The 1,500-square-foot green space is a refuge for plants, animals, and people.
When it comes to the amount of plastic in our oceans, unfortunately, there’s more than enough to go around. Collecting it is a big part of the solution—as Dutch inventor Boyan Slat’s Ocean Cleanup array is currently doing—but another big part is figuring out how to repurpose all that flotsam once it’s retrieved. To that end, companies big and small have ideas, from switching to recycled plastic packaging to fashioning yoga mats and athletic shoes from the eco-friendly material.
Now, an organization in the Netherlands has opened the world’s first floating park—complete with reading benches, greenery, and wildlife—crafted entirely from trash retrieved from the waters around it. The Recycled Island Foundation opened the park in Rotterdam Harbour after more than a year of collecting garbage that would’ve otherwise ended up in the North Sea. Three custom-made litter traps did the job using a passive system that allowed trash from the river to flow through it.
Once the trash was collected, it was broken down and refashioned into hexagonal building blocks (floating platforms), which were then linked within the harbour and anchored to the seabed. Together, the recycled plastic pieces form a 1,500-square-foot park, with two hexagonal structures designed for human use and the rest acting as floating garden beds.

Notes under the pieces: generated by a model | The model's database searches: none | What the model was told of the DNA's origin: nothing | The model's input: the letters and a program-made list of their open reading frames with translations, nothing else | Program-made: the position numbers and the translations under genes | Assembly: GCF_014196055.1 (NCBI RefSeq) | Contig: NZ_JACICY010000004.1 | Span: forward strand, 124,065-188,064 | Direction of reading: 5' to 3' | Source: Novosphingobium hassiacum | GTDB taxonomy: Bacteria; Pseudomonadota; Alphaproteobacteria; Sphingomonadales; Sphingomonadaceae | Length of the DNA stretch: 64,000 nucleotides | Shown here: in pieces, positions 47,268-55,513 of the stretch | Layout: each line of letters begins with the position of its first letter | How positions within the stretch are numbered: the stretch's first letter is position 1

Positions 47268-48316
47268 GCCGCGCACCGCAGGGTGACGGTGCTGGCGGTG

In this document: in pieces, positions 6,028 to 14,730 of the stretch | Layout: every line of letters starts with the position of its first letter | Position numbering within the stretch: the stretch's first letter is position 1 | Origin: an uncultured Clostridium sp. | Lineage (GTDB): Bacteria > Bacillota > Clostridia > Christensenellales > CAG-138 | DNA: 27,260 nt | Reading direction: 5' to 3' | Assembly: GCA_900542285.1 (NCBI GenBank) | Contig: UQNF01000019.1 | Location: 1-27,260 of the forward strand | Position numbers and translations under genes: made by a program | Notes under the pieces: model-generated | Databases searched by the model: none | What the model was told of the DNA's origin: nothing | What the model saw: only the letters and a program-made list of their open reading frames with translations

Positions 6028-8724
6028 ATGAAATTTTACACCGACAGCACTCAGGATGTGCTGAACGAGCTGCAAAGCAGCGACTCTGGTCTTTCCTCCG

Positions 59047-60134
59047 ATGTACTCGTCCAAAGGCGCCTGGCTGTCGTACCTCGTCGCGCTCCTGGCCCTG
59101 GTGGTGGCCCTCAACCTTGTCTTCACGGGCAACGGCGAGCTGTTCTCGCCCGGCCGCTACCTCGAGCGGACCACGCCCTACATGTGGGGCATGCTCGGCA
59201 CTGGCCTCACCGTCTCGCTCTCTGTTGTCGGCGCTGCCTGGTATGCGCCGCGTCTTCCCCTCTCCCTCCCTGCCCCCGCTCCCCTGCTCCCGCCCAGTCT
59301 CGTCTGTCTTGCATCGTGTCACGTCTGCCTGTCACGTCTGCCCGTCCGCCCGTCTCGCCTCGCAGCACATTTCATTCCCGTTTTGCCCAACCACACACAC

According to the website, a major function of the park is to boost ecology in the harbor by planting different types of vegetation that attract aquatic life from birds to insects and snails. (Even the undersides of the platforms are designed to encourage plant growth underwater.)
But another function, the company says, is to illustrate yet another way recycled plastics are valuable materials that can transform into products that help, rather than hurt, the environment. As founder and architect Ramon Knoester told U.K.-based site Mpora, “Hopefully one day we’ll reach the point where people will say ‘okay we’d like to have more floating parks and more floating structures, so we should be more careful with our plastic waste.’”
Related: Meet Our 2017 Ocean Heroes: